Ransomware manipulates software to exploit users or organisations for financial gain. A key part of this software manipulation is for the crypto-ransomware to gain access to the files or systems it will hold for ransom. This access is made possible through infection or attack vectors.

Malware relies on specific entry points, referred to as vectors. Cybercriminals know that there are many ways for systems to be corrupted and consequently ransomed. In light of this, they plan an attack or infection vector to infiltrate a system.

Email Attachments

A classic fraud technique used to distribute crypto-ransomware is when cybercriminals send a convincing reason for organisations to open malware masked as an urgent email attachment.

An invoice will probably be opened to identify its contents if it is sent to an organisation. This deceptive tactic allows the software to get access to files and systems.

While receiving the email in your Inbox will not activate an infection, the email attachments downloaded or opened will lead to the infiltration.

Often, emails are created using social engineering methods to bait the recipients into downloading attachments and opening links.

Social Media Messages

Cybercriminals often employ devious schemes to target unassuming victims on social media, most commonly on Facebook Messenger.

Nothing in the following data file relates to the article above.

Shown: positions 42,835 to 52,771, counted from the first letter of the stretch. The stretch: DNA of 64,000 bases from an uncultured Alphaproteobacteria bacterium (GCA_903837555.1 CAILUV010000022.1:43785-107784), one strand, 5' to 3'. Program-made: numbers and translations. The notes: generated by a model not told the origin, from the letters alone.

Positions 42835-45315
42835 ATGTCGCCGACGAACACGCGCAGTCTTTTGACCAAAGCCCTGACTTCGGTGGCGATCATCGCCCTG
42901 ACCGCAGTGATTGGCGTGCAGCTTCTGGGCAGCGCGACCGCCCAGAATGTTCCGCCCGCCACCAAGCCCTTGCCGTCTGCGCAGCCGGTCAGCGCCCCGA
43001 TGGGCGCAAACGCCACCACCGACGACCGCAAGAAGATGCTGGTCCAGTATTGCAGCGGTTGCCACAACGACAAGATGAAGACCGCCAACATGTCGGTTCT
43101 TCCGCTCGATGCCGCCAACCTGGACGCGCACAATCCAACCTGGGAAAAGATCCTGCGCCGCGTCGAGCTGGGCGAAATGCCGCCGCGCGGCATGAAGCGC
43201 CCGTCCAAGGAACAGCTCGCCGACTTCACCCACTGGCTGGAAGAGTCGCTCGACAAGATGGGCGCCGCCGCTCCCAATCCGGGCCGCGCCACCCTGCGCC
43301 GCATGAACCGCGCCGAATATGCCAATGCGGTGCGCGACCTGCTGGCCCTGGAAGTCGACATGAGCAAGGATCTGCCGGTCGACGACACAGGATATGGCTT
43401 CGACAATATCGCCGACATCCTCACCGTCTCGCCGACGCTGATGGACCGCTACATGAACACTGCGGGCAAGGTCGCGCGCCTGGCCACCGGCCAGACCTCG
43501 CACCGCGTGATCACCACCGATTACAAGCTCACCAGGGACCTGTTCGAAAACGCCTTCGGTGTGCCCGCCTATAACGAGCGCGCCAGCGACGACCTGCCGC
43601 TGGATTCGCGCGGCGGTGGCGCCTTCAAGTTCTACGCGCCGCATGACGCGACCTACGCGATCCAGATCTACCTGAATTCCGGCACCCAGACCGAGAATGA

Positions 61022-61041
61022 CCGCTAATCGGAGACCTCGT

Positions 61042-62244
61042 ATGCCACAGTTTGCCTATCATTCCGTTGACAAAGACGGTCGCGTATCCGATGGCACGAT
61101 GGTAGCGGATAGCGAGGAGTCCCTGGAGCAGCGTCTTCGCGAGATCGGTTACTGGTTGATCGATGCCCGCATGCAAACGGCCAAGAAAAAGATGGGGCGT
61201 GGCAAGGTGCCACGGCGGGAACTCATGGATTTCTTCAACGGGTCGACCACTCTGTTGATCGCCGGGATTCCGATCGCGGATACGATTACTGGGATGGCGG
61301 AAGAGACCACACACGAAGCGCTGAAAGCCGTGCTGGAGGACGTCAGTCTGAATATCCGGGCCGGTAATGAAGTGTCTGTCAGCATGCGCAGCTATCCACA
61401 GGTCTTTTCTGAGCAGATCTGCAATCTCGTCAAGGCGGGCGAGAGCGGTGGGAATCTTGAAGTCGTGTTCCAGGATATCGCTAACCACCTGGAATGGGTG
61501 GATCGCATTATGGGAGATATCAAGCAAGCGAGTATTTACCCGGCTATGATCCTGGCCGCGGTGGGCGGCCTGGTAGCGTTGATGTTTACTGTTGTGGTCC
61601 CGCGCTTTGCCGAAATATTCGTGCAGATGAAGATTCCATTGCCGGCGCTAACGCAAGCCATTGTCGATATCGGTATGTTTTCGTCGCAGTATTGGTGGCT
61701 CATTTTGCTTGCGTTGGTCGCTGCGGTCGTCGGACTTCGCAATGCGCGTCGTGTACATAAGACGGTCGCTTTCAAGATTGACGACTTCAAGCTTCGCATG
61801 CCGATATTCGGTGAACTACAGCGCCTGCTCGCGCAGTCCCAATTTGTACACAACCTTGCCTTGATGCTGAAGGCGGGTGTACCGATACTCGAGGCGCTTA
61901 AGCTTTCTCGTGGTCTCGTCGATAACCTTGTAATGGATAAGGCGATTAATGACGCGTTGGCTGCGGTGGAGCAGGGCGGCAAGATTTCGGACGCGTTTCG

They use this tactic by creating an account that mirrors one of the victim’s friends. These fake accounts are used to send messages that contain links or file attachments to the user. Once the user opens these links or downloads the attachment, the ransomware can infiltrate and lock specific networks associated with that particular device.


Cybercriminals use crypto-ransomware with pop-ups as their vector. These pop-ups are creatively developed to represent commonly used software by the user. Users are more inclined to engage in messaging from the software they are familiar with. 

In light of this, they are more comfortable following instructions and being compliant with the directions of the pop-up. Essentially, the software can infiltrate undetected with devastating consequences.

Exploit Kits

It is a common tactic by cybercriminals to deliver crypto-ransomware through exploit kits.

Typically, these are toolkits that attackers strategically set up on websites. These kits, such as Nuclear, Angler, and Neutrino, evaluate each website visitor’s device in search of vulnerabilities they can exploit.

Once a weakness is identified and exploited, the exploit kit downloads and operates crypto-ransomware on the device.

What Happens Once A System Has Been Infiltrated?

If ransomware finds a way to breach your device, it targets and encrypts specific files.

Once the encryption is complete, a message with the ransom demand will appear. The ransom amount varies, and payment is usually requested only in bitcoin or a similar cryptocurrency.

Cybercriminals are quite specific with their instructions on ransom payment and typically apply pressure by enforcing a specific time frame for payment delivery.